What started out as something people did via e-mail and bookmark-sharing services like Delicious, is now moving to Facebook, Twitter, and other social broadcasting services. It is just so much more efficient to share a link once with all your friends and followers than to send it to each one individually.
Jakob Nielson and his research group, Nielsen Norman Group, have done it again – letting us know how users are actively perceiving and using social software for different business tasks. This research is important as the social web evolves so that we, as web content creators, know the best ways to present and offer different types of information, especially for corporate sites.
As we explore what social technologies can offer and the boundaries they can cross—boundaries that had confined the traditional Web—UX professionals must now take up a new design challenge. We must address the changing needs for social media and facilitate users’ taking better advantage of everything social media has to offer.
The industry has spent a lot of time defining Web 2.0 and mapping its DNA. But as we attempt to emulate the fast-growth success of the Web 2.0 darlings, we need to zero in on the parts of the DNA that actually create this noteworthy new value.
Nowadays everyone wants social in their sites and applications. It’s become a basic requirement in consumer web software and is slowly infiltrating the enterprise as well. So what’s a designer to do when confronted with the requirements to “add social”? Designing social interfaces is more than just slapping on Twitter-like or Facebook-like features onto your site. Not all features are created equal and sometimes a little bit can go a long way. It’s important to consider your audience, your product—what your users will be rallying around and why they would want to become engaged with it and each other, and that you can approach this in a systematic way, a little bit at a time.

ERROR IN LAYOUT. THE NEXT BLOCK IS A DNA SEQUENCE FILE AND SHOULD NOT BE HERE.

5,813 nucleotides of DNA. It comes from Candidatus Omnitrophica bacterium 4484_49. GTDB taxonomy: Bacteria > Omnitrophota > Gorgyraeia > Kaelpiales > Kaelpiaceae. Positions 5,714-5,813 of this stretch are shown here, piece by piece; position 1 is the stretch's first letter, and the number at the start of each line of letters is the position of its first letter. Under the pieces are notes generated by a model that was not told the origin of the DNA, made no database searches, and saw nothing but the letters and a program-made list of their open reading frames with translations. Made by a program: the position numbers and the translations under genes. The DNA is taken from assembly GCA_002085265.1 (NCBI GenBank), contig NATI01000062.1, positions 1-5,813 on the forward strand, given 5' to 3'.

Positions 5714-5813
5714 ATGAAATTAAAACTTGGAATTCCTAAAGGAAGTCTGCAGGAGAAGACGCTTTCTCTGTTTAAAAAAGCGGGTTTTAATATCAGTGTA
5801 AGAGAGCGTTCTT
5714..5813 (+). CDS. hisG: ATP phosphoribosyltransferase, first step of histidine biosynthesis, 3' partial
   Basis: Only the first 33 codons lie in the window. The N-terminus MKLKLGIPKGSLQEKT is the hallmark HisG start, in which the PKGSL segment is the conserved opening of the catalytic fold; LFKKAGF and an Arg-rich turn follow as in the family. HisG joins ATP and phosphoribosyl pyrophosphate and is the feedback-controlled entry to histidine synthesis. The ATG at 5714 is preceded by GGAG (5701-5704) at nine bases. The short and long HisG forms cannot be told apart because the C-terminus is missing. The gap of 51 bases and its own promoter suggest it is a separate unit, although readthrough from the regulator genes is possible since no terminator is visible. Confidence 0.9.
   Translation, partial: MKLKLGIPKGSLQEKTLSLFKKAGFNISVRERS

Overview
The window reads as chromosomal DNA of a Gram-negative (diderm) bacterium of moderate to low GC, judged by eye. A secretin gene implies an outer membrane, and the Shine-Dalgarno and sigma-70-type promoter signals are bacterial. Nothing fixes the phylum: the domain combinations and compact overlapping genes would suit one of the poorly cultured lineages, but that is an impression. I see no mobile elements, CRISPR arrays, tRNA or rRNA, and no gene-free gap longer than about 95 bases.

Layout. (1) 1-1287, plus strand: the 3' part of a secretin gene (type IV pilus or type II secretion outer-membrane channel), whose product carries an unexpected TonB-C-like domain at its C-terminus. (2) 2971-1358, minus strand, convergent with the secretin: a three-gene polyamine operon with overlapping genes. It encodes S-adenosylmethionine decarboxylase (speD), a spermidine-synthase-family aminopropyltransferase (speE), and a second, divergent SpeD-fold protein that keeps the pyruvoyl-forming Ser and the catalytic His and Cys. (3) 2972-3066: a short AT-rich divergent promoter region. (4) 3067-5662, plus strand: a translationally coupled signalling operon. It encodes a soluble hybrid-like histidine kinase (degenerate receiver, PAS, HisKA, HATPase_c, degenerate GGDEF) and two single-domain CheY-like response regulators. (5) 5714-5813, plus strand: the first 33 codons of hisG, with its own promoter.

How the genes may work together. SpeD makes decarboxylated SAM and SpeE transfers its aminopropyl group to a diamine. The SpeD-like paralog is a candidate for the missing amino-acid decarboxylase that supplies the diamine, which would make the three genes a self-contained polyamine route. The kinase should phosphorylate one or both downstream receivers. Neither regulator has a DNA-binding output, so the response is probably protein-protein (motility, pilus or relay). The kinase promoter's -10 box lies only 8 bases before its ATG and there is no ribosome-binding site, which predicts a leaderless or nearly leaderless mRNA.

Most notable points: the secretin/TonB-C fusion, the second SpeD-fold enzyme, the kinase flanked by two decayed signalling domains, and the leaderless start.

Where would we be without rating and reputation systems these days? Take them away, and we wouldn’t know who to trust on eBay, what movies to pick on Netflix, or what books to buy on Amazon. Reputation systems (essentially a rating system for people) also help guide us through the labyrinth of individuals who make up our social web. Is he or she worthwhile to spend my time on? For pity’s sake, please don’t check out our reputation points before deciding whether to read this article.
There is a lot of excitement about efforts that are currently underway to explore what social technologies can offer—the boundaries they can cross that the traditional Web could not. Similar to users’ need to cope with the problems of adapting to the ever-changing face of social media, addressing the needs of social media in design requires additional effort and interest on the part of UX designers, to keep track of the capabilities and limitations of emerging technologies.
Although social networking sites have become the commonplace over the past eight years since the introduction of Friendster in 2002, designers have not yet explored two important notions: 1) What kind of social experience do social networking sites foster?; and 2) Do social networking sites encourage community?